The Manatee County Board of Commissioners will vote Tuesday morning on whether to adopt a No-Kill plan for the community's lost and abandoned animals.
Under the no-kill plan the goal is to save and adopt out every adoptable dog or cat that comes to Manatee County Animal Services. If the county is successful by December 2012 only 10 percent of the animals that come to animal services will be put down. And those will be only the animals that are too sick or too aggressive to save.
The first step in the process is Tuesday's vote. But it's the next steps that will be the most difficult. To meet that goal, the county is relying on its citizens to get behind the goal.
The county will look to the public to foster dogs and cats, to embrace spay and neuter programs for pets and to adopt pets from shelters, rather than buying them from pet stores.
Patch will spend the next 8 weeks writing about the foster program first hand. I began fostering an abandoned female dog who had a litter of puppies a week ago. She has been with me since the puppies were three days old.
I will chronicle the volunteer process to be a foster: it's easy! Just volunteer with one of the rescues in town or call animal services to get in touch with a foster coordinator.
The need: It's great. There are dozens of cats and dogs that could be saved by having a temporary home; people have to be open-minded about the dogs and cats they get. When I saw the mama dog and her pups, I almost cried. The fat little puppies who haven't yet opened their eyes were being fed by an emaciated and stressed mother.
I could see every rib, count the vertebrae in her spine and her hip bones were protruding. The good news is after one week, her ribs and spine aren't quite so visible and she is eating like a champ. She has a quiet room, instead of a shelter full of other animals and she is much more relaxed.
She came to my house smelling terrible, but after a bath and regularly changed bedding she smells much better.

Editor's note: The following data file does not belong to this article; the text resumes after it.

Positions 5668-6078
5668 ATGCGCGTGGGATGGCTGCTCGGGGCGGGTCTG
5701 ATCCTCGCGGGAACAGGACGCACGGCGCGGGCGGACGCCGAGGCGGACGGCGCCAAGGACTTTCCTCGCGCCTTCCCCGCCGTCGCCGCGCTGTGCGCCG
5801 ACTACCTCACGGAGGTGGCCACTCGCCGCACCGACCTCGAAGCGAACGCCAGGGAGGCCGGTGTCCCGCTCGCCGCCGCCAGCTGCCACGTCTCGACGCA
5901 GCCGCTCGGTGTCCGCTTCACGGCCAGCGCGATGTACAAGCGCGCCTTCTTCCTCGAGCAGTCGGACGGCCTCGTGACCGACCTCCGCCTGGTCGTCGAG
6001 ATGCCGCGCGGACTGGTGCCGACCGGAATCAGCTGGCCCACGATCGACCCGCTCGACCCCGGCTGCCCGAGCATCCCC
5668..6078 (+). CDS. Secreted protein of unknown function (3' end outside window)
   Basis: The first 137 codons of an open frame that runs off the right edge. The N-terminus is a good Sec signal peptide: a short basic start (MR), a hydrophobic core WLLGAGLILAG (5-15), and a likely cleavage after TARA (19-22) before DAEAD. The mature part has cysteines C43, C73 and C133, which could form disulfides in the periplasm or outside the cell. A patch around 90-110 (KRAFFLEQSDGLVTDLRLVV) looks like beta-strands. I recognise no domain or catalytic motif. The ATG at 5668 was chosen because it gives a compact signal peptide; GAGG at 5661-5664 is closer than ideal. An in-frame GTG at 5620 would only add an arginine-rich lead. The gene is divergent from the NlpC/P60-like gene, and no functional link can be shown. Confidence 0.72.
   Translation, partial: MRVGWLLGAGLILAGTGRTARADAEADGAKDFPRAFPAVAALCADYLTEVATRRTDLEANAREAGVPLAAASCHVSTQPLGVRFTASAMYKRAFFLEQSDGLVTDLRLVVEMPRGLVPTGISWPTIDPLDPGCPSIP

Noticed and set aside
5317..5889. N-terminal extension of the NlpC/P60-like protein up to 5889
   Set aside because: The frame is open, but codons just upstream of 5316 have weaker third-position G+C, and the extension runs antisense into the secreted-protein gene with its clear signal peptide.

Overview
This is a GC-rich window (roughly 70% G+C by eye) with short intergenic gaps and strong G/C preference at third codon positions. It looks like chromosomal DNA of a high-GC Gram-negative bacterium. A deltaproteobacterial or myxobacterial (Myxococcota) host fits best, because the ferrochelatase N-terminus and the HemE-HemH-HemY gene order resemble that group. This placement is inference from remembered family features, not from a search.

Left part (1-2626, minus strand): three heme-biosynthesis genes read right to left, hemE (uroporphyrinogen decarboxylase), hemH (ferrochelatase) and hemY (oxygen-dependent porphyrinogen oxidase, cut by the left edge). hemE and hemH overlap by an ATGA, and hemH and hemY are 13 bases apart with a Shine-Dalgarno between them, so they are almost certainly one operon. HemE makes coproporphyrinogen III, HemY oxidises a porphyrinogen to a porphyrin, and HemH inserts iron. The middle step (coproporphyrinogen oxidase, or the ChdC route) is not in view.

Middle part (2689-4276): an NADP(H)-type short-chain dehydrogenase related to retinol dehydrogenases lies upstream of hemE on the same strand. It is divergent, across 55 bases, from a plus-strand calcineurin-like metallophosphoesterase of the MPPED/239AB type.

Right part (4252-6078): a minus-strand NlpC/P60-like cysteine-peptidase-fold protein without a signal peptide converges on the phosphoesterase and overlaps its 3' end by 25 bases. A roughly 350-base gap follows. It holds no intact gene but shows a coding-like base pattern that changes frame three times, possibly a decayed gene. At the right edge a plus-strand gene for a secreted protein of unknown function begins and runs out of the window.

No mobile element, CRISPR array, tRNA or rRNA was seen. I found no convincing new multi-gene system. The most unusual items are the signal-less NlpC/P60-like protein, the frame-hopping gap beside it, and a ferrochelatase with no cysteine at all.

And the benefits and challenges: The puppies continue to grow every day. It's fun to watch them feed and to listen to their little squeals as they go in search of mama's milk.
It is a challenge too as the mother and I get used to each other. She does not like to be away from her pups for more than a few minutes, that means I have had to drag her out of the house to potty. Unfortunately she's been very stubborn about it. I am definitely thankful for tile floors!
But I have found that food is a great motivator. She gets puppy chow whenever she wants it, but to get canned food she has to go outside. And while we are out there I can usually coax her to do her business. Also I have gotten better at reading her cues and can usually tell when it's time to force her to go out and stay out until she has pottied. Of course there have been a couple of 2 a.m. or 3 a.m. moppings that have been frustrating and tiring, but considering the possible alternative for the mama dog and her pups, I can get over a little lost sleep.
Other than that, things have been pretty low key. She is easy with me. She loves to see me coming -- probably because she expects the "good" food. She seems to trust me with the puppies even though she keeps a close watch. And I respect her protective nature and try not to bother them too much. But I definitely want to share their progress with everyone who is curious about what it take to become a No Kill community. So watch for updates. I am sure things will get exciting around here as four puppies get their legs under them